My trip to Bielefeld was interesting also in another aspect. When I was about to get on the way back to Heidelberg, the car wouldn't start. After some cursing and fruitless attempts to decode the erratic blinking of the panel lights, I called the closest Renault dealer. (Actually, I first called my husband to yell at him, just because that was the first thing that came to my mind.) The Renault guy said, Guten Tag and tough luck, we'll have to tow the car, but it's five to five now so please call back tomorrow morning.
So I unexpectedly had to spend the night out of town, which I took as an excuse to buy really expensive underwear. They towed the car the next morning, figured out that the battery had died in a short-circuit that blew up some wiring, and I made it back home with 24 hours delay. The irony in this was that I had taken Stefan's car because I was afraid mine would break down and I'd get stranded in Bielefeld.
Tomorrow I'm giving a seminar in Aachen and I hope that this time the car won't break down... Later this month I will try to listen in at a black hole conference in Frankfurt. Unfortunately, this happens to be during the week when our daycare place has summer break, so the logistics is nontrivial. In September I'll be in Helsinki for another seminar. In October I'm on a conference in Vienna. In November I'm attending a workshop in the UK, which for all I can tell doesn't have a webpage and I'm not entirely sure what it is about either.
There's been some discussion in the blogosphere lately about the difficulty of combining the necessary travel to seminars and conferences with family demands. And yeah, what do you expect, it's not easy and it's not fun.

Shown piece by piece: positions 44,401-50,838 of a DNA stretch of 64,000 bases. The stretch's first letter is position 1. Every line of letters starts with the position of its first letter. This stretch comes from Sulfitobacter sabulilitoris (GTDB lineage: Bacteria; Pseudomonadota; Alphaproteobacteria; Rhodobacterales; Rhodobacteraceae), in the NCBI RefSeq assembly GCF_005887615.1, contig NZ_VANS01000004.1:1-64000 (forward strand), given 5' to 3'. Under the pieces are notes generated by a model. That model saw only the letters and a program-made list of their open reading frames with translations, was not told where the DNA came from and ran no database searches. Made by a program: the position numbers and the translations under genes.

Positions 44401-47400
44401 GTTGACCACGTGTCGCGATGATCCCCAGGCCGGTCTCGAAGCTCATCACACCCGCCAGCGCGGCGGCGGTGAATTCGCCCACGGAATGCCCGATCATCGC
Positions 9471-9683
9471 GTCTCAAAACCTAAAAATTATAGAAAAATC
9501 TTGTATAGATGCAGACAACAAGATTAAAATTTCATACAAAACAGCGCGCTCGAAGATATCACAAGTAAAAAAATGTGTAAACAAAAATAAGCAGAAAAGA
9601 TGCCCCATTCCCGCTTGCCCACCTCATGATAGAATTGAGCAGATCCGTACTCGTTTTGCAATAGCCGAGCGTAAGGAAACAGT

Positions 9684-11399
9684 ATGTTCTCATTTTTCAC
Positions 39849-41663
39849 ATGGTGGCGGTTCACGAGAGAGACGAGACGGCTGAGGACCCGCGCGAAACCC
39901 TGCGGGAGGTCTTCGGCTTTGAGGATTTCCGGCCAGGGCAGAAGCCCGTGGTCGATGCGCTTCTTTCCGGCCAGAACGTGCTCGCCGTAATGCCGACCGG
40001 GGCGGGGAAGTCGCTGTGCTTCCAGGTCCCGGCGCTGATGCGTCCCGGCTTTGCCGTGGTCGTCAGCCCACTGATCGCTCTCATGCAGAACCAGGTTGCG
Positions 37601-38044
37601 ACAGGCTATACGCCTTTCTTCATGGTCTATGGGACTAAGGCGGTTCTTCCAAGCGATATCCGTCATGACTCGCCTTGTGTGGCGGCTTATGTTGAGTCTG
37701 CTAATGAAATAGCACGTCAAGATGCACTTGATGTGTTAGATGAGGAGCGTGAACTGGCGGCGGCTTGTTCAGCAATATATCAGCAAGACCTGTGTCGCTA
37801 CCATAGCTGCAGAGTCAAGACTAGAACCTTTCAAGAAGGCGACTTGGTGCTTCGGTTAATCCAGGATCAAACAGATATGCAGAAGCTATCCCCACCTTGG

Sometime when I'm writing these Internas about work-family issues, I feel like a case study in the making.
The girls are doing fine and have adjusted well to the new daycare place. So far, we're very happy with it. It's a nice and fairly large place with a playground and much space to run around. They're very well organized and it's not exceedingly costly either.
Some weeks ago the kids were ill, and I called in at the daycare place to say we're not coming. When somebody picked up the phone and I heard a male voice, my first thought was that I must have dialed a wrong number. Needless to say, I then felt bad for my own stereotyping, and that I was apparently surprised the childcare business is not exclusively run by women. If you Google for the job description "Kindererzieher" in German, auto-complete gives you as first hit the female ending of the word.
To be fair to myself though, the guy hadn't been there previously. He was only there as a temporary replacement, and normally a woman called Stephanie would answer the phone. In any case, I later had an interesting conversation with him about gender imbalance in education. His explanation for why there are so few men in his profession was simply that it's badly paid. "You can't feed a family from this." I'm not sure that really explains much though.
Lara and Gloria's vocabulary has exponentially grown in the last month. No day passes without them trying out new words. At this point we actually have to be careful what we tell them because they'll go around and tell everybody who'll listen that the mommycar is broken and will shamelessly repeat my complaints that the neighbors don't separate their garbage. They have meanwhile pretty much taken over the whole apartment. There doesn't seem to be any place that's not occupied with toys or other child paraphernalia. And I, I spend a considerable amount of time collecting building blocks and lego pieces, a genuinely sisyphean activity.
In summary, life is busy.